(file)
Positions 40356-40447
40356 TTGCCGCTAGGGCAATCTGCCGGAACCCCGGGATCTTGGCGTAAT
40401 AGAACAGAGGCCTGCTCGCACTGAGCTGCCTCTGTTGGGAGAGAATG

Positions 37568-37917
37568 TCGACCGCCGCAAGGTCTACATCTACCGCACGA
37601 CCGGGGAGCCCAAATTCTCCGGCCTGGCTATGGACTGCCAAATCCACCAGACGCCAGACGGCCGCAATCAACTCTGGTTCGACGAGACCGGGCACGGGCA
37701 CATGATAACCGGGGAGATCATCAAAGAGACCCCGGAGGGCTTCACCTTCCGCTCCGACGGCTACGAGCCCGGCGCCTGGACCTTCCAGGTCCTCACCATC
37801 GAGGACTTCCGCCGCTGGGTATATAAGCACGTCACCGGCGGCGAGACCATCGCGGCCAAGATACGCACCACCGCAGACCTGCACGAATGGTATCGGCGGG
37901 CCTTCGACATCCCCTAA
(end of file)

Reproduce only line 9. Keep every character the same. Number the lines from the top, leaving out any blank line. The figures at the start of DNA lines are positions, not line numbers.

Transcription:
37901 CCTTCGACATCCCCTAA